Remember that movie "the happening"?
« Last Edit: January 30, 2015, 01:22:31 am by MirlitonVine »
Logged

Roze

  • Senior Member
  • Karma: 157
  • Posts: 691
  • Trading Score: +210
  • After winter, trees are relieved.
Re: Do plants feel pain?
« Reply #9 on: March 31, 2015, 02:22:48 pm »

On this video Professor Suzanne Simard shows that all trees in a forest ecosystem are interconnected, with the largest, oldest, "mother trees" serving as hubs. The underground exchange of nutrients increases the survival of younger trees linked into the network of old trees. Mycorrhizal fungi form obligate symbioses with trees, where the tree supplies the fungus with carbohydrate energy in return for water and nutrients the fungal mycelia gather from the soil; mycorrhizal networks form when mycelia connect the roots of two or more plants of the same or different species.

Check it:

Logged
Be weird.  Be random.   Be who you are.

Frog Pajamas

  • Global Moderator
  • Karma: 211
  • Posts: 1707
  • Trading Score: +576
  • Zone 7A
Re: Do plants feel pain?
« Reply #10 on: March 31, 2015, 06:08:26 pm »

This is a documentary by PBS called What Plants Talk About that gets into that same topic, plus a bunch of other cool stuff.

<iframe width="560" height="315" src="" frameborder="0" allowfullscreen></iframe>
Logged

MirlitonVine

  • Trader
  • Karma: 19
  • Posts: 141
  • Trading Score: +23
Re: Do plants feel pain?
« Reply #11 on: April 03, 2015, 06:39:59 am »

On this video Professor Suzanne Simard shows that all trees in a forest ecosystem are interconnected, with the largest, oldest, "mother trees" serving as hubs. The underground exchange of nutrients increases the survival of younger trees linked into the network of old trees. Mycorrhizal fungi form obligate symbioses with trees, where the tree supplies the fungus with carbohydrate energy in return for water and nutrients the fungal mycelia gather from the soil; mycorrhizal networks form when mycelia connect the roots of two or more plants of the same or different species.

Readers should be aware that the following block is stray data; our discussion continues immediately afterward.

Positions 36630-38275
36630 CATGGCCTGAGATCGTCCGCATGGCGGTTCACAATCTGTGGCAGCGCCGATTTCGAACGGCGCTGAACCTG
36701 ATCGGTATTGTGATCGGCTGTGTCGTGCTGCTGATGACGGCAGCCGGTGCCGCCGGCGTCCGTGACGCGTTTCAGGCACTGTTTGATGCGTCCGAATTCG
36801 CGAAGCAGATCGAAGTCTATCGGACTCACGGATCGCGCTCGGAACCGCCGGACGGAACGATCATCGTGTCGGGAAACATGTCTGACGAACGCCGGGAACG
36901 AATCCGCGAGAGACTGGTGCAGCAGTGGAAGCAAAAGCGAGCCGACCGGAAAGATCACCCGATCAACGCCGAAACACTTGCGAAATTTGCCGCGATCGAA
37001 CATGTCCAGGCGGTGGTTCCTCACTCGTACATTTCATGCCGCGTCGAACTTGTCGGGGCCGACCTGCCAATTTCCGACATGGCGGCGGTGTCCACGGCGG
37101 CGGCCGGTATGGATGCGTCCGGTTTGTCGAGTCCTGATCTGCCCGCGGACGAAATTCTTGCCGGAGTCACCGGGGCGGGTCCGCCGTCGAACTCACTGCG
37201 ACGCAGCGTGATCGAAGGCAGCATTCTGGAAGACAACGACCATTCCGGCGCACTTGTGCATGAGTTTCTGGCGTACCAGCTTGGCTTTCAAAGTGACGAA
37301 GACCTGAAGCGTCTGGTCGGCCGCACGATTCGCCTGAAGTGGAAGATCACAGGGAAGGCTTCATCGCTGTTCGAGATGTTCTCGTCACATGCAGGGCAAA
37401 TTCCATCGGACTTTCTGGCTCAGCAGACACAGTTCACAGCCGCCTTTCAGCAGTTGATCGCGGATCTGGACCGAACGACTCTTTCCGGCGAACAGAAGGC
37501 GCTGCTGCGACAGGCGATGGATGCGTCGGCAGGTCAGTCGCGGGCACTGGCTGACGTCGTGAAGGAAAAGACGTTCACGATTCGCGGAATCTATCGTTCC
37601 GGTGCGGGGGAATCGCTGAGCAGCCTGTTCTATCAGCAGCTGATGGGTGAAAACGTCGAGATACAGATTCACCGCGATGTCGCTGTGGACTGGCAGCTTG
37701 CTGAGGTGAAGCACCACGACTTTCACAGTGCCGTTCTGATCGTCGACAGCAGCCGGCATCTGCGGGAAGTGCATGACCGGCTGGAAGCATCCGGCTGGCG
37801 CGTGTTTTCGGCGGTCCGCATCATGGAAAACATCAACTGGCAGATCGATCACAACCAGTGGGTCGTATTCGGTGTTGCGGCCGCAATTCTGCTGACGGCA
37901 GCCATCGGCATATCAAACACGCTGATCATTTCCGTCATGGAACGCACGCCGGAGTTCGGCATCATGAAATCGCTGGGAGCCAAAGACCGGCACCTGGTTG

Check it:



If I understand correctly, this research (or research like it) was where some of the concepts in the movie avatar (the tree of life, and the interconnection of all the trees) were inspired by.
Logged

bosqueberg

  • Senior Member
  • Karma: 7
  • Posts: 107
  • Trading Score: +18
Re: Do plants feel pain?
« Reply #12 on: August 11, 2015, 02:40:28 am »

Plants respond to touch, damage, and various pests. While a plant can be hurt, plants lack a central nervous system to process stimuli and to experience it consciously as pain. A decent example would be a person with a severed spinal cord who had lost all sensation and movement below the waist. While the feet will still show physiological responses to injury and firing of pain receptors, the person will not feel any pain. Without the connection to a brain for processing, pain is not experienced. Nevertheless, be kind to plants. plant spirits don't like it when you bully their buddies.